Led by Nogales International reporter Kendal Blust, those with University of Arizona School of Journalism ties captured 15 first-place awards at the 2017 Arizona Press Club competition on May 21.
Blust, a 2016 master's graduate, picked up five first places — in short-form writing (statewide and community categories), community education reporting, community social issues reporting and community government reporting. She also was named second-runner-up as Community Journalist of the Year and placed second in community business reporting.
“Blust’s portfolio is a mix of classic watchdog surveillance of local government officials and news features that give her readers a sense of place, valuing and reflecting the experiences of people living in Santa Cruz County and Nogales, Sonora," judges wrote.
Two journalists for the Arizona Daily Wildcat won first-place awards, including current J-school student J.D. Molinary in community public service, and Matthew Wall in community sports beat reporting.
Caitlin Schmidt, a 2014 alumna, took first place in statewide sports investigative reporting. Mikayla Mace, a 2017 master's grad, captured first in statewide science reporting. Mike Christy ('11) took first in statewide sports action photography. Former students Hank Stephenson and Glenn Gullickson captured first in community political reporting and community breaking news reporting, respectively.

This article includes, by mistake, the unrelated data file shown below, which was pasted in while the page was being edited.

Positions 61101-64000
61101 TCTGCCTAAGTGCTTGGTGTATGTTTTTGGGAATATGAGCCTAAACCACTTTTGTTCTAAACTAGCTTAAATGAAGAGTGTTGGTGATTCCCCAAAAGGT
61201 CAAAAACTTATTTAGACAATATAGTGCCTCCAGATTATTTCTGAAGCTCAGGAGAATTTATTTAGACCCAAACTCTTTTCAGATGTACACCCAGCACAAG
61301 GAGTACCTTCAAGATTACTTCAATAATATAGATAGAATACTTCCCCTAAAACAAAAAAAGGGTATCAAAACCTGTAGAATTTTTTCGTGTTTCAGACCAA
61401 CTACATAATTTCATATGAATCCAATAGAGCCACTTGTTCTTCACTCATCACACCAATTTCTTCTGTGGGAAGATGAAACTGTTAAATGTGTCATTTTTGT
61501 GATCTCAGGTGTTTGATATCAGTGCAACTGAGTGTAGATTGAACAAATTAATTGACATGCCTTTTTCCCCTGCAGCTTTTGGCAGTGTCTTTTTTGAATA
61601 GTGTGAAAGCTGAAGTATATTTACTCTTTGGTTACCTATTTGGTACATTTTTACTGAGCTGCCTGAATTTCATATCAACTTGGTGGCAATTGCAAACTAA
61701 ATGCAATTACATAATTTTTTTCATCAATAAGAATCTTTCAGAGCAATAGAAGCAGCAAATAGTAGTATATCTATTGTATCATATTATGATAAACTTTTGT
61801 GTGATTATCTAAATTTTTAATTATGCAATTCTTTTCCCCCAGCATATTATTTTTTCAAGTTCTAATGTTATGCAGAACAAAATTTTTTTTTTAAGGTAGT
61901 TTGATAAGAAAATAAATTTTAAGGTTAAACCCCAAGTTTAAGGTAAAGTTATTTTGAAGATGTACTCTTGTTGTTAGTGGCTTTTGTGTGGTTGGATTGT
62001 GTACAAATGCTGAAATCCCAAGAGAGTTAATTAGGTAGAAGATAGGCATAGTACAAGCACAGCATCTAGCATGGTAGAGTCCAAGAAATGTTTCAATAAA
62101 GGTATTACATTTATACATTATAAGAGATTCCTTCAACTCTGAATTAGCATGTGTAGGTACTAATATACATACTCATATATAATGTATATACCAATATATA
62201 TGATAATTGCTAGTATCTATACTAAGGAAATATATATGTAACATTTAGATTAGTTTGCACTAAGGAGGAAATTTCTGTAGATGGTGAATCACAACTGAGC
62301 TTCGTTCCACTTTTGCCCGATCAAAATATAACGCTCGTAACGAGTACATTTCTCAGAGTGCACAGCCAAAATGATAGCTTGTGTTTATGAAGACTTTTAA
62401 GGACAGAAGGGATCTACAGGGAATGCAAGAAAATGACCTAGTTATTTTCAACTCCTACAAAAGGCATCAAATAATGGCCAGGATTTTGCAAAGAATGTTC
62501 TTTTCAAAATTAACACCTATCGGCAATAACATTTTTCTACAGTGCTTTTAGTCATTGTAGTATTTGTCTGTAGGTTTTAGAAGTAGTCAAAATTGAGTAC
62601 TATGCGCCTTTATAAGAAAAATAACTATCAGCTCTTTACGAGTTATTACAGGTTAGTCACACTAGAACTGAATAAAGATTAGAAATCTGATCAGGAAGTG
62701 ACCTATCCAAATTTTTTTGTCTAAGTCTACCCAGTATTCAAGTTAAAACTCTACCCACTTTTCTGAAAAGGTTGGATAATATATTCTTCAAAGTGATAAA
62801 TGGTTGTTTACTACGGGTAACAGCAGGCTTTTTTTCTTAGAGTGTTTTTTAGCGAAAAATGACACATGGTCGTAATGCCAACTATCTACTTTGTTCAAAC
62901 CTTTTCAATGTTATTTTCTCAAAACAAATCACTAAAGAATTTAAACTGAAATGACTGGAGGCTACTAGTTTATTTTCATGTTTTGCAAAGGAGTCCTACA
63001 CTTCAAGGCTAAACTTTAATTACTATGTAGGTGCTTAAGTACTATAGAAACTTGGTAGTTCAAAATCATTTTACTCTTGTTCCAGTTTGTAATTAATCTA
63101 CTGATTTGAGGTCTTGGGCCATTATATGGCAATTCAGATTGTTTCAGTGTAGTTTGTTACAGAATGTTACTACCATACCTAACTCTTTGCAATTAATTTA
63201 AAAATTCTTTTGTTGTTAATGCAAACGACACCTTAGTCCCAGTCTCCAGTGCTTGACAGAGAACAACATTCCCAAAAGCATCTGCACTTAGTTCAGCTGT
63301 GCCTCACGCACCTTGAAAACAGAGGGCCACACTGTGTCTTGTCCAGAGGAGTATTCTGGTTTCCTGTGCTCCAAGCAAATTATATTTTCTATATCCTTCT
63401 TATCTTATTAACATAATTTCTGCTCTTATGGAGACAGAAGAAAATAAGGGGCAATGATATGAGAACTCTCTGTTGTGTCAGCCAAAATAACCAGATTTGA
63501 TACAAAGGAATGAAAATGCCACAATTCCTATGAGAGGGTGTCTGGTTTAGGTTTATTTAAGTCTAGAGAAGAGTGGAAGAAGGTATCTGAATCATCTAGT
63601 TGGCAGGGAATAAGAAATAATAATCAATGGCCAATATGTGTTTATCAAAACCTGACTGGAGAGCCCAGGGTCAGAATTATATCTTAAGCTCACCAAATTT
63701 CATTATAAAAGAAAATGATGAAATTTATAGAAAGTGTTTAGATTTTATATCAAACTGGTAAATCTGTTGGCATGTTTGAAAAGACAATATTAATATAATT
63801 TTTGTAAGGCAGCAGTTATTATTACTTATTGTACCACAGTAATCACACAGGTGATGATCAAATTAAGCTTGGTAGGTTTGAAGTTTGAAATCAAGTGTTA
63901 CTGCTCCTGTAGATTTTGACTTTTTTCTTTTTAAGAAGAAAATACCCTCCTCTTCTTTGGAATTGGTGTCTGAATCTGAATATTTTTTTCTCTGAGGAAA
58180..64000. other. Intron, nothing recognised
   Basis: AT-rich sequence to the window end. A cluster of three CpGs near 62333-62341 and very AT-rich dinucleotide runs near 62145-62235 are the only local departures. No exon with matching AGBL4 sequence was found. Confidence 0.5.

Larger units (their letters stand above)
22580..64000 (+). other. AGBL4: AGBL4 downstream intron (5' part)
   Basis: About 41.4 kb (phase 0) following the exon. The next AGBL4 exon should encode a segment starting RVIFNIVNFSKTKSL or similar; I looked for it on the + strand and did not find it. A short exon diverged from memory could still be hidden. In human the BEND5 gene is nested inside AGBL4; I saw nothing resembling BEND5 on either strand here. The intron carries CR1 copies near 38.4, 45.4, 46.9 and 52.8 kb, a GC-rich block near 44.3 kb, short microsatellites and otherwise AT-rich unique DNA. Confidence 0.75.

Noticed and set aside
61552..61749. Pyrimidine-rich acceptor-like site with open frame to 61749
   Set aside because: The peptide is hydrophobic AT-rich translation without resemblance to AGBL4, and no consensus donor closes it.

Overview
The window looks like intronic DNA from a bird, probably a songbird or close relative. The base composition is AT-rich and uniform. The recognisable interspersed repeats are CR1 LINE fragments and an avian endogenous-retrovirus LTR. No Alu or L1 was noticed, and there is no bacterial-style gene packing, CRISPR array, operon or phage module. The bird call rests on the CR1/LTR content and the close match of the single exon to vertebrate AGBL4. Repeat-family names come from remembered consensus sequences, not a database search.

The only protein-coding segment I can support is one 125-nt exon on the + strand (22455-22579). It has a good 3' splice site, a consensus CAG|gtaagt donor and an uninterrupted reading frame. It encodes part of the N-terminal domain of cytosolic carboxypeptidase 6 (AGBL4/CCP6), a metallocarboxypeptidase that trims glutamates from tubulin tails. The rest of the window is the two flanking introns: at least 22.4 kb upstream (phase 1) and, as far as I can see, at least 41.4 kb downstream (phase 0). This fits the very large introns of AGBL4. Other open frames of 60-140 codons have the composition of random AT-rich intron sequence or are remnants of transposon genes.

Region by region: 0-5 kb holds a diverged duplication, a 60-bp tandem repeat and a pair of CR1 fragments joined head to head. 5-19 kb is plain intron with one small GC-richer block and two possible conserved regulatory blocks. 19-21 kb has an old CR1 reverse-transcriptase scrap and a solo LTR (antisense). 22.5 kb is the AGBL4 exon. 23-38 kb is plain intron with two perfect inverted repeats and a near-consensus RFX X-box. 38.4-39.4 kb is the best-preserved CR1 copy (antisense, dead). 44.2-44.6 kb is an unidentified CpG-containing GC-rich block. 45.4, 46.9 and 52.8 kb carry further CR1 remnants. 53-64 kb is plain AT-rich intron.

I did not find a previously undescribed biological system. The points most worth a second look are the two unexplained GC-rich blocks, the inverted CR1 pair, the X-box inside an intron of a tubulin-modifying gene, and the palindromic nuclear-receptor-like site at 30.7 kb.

The Arizona Republic captured first place in statewide public service reporting for its coverage of President Trump's proposal to build a border wall. The project, which won the Pulitzer Prize in explanatory reporting, included contributions from two UA journalism alums: video journalist Hannah Gaber ('16 M.A.) and copy editor Rebecca Dean Dyer ('85), while former adjunct instructor Rob O'Dell also was a reporter.
Three former UA adjunct instructors were honored. Stephanie Innes of the Arizona Daily Star took first place in statewide health reporting and was named the Virg Hill Journalist of the Year, the Press Club's most prestigious honor; Megan Kimble placed first in community business reporting; and O'Dell took first in statewide government reporting.
Here's a full list of those honored with UA Journalism ties:
• Statewide and community short-form writing: First in both categories — Kendal Blust, Nogales International: "Mothers in U.S. and Mexico unite across the border." Judge's comments: “The writer’s light touch, strong sense of place and use of powerful imagery drive home this story about Mothers Without Borders and an encapsulating moment at the U.S.-Mexico border.”
• Statewide sports investigative reporting: First — Caitlin Schmidt, Arizona Daily Star: Five stories — "Ex-UA athlete fearful, frustrated with progress of criminal case" and "Lawsuit: UA failed to protect woman assaulted by former coach" and "Recent history shows trend of impropriety by Arizona Wildcats" and "UA withholding access to student athletes about domestic violence" and "Expert: UA lacks accountability, transparency needed to combat sexual violence." Comments: “Important and fact-loaded series of stories on several allegations of sexual assaults and domestic violence among University of Arizona athletes."
• Community sports beat reporting: First — Matthew Wall, Arizona Daily Wildcat, “No hero, no angel: The Jay Dobyns Story,” “‘I can do hard things,’” “Brian Jeffries is living out his dream,” “Erika Barnes ready for future at Arizona.” Comments: “The best stories are the ones that pull back the curtain and give readers a look at a program they wouldn’t otherwise see. Matthew does that with all of his submissions. His thorough beat work is evident in the depth of the features.” Second — Christopher Boan, Tucson Local Media, (master's student). Comments: “These clips focusing on prep football were really well written and captured the reader’s attention with strong ledes and descriptive language.”